Last Updated: August 12, 2020

Definition - What does Kula mean?

Kula is a Sanskrit word that can be translated as “community,” “clan” or “tribe.” In Hinduism, the term kula is used in Dharmashastra (religious law) to refer either to part of a village or a member of a family.

Kula is also the name given to an influential and widespread group of Indian Tantrics, and can additionally be used as a term to refer to a single member of this lineage. In Tibetan Buddhism, kula refers specifically to the families of gods and goddesses.

The term is used within yoga to highlight the sense of community that is developed by those who come together to practice. In likening the yoga community to family, the term kula denotes the inclusivity and sense of belonging that is often cultivated through yoga.

Any group of people who come together to practice yoga with shared intentions can be considered a kula. Generally, this suggests a welcoming, open-minded and accepting community of practitioners.

Yogapedia explains Kula

In both Hinduism and Buddhism, the term kula is used to refer to specific families. The clan of Indian Tantrics referred to as kula have had a prominent influence on the development of Indian Tantra, highlighted by scriptures such as Kaulavali Nirnaya Tantra, Kubjika Tantra, Kularnava Tantra, Parasurama-kalpa Sutra and Yogini Tantra.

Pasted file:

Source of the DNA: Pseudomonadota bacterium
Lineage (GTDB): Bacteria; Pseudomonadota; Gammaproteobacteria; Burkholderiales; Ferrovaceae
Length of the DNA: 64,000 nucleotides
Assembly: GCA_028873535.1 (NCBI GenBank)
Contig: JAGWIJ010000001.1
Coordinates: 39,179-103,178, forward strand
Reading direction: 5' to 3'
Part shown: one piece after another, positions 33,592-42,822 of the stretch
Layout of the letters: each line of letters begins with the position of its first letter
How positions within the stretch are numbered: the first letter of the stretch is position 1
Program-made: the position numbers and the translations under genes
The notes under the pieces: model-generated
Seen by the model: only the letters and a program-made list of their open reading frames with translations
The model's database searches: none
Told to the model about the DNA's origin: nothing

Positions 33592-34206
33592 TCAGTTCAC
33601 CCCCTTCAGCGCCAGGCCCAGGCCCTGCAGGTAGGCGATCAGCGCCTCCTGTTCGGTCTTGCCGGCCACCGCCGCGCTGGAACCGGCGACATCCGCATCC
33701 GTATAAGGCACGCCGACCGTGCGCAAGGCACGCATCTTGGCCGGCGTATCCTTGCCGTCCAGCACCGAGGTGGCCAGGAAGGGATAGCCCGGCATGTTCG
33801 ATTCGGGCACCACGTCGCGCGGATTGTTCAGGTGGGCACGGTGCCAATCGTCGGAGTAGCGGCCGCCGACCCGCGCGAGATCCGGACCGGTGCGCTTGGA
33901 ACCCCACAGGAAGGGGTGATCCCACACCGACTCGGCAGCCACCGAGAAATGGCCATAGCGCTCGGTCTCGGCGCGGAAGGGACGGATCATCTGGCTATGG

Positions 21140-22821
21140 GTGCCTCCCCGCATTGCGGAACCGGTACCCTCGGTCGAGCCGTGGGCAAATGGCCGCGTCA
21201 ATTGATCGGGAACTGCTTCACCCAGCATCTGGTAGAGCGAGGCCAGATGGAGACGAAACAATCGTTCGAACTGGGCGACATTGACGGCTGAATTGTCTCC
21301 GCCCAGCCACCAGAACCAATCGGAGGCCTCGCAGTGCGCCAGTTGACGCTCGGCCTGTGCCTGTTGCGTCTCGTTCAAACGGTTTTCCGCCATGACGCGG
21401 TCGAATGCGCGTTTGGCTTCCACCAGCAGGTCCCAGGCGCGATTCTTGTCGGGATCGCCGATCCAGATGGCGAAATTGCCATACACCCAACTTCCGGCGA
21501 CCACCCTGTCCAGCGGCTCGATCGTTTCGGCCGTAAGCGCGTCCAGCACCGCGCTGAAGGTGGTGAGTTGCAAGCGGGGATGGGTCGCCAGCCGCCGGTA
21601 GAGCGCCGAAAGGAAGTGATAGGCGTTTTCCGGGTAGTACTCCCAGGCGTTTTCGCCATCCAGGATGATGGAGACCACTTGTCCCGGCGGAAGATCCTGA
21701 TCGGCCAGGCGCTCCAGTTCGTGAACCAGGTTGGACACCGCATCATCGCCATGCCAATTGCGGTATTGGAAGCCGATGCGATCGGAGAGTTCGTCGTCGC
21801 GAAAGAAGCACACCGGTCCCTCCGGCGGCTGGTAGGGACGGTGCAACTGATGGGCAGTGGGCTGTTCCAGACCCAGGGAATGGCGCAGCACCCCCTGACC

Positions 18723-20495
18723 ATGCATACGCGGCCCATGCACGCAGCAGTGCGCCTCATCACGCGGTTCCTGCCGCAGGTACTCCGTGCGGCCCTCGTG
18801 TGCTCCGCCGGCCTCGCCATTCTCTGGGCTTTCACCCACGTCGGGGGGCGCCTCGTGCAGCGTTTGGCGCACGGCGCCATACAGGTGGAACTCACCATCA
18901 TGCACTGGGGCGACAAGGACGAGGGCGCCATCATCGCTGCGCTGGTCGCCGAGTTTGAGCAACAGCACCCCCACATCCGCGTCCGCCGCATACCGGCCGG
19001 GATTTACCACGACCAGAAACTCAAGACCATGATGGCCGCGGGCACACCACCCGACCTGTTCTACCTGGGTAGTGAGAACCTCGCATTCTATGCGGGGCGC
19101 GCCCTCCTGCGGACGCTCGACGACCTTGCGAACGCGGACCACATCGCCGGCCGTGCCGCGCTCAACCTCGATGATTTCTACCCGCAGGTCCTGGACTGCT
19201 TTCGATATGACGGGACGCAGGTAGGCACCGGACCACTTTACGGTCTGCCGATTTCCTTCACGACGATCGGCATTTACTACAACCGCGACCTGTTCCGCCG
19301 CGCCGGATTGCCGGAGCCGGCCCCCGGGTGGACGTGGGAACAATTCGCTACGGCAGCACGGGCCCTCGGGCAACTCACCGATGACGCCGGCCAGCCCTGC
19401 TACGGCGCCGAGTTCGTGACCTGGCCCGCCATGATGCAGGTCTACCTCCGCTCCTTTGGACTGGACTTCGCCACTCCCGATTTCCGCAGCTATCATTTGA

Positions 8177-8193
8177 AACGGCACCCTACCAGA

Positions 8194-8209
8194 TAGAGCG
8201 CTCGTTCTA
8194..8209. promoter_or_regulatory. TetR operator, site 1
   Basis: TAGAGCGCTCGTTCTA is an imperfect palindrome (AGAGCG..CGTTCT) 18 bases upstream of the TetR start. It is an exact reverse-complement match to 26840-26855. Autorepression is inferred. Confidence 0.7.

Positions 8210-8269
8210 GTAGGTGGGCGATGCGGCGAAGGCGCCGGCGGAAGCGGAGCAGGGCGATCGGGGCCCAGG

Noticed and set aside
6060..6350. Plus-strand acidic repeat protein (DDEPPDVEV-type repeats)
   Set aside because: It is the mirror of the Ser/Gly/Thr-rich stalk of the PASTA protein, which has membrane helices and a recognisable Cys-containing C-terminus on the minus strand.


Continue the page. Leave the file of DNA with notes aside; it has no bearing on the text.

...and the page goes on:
In Vajrayana or Tantric (Tibetan) Buddhism, kula refers to the five families of gods and goddesses which are understood to represent the five skandhas (cosmic elements) from which the world is composed. These five kulas are:

  1. Dvesa (hatred)

  2. Moha (delusion)

  3. Raga (attachment)

  4. Cintamani (wish-fulfilling gem)

  5. Samaya (convention)

In yoga, the term kula has been adopted to reflect the notion that those who practice yoga together feel as though they are part of a family. Although yoga is traditionally considered to be a personal and individual practice, there is now much more emphasis on community and the experience of connection with others as much as with the self.

The notion of kula embraces the shared values, experiences and sense of connection that many yoga communities strive to create. The adoption of the term within the yoga sphere highlights the idea that those who practice together tend to inspire, motivate and support one another.

As such, those who practice in kula are more likely to go out into the wider community and inspire and support others in the same way.

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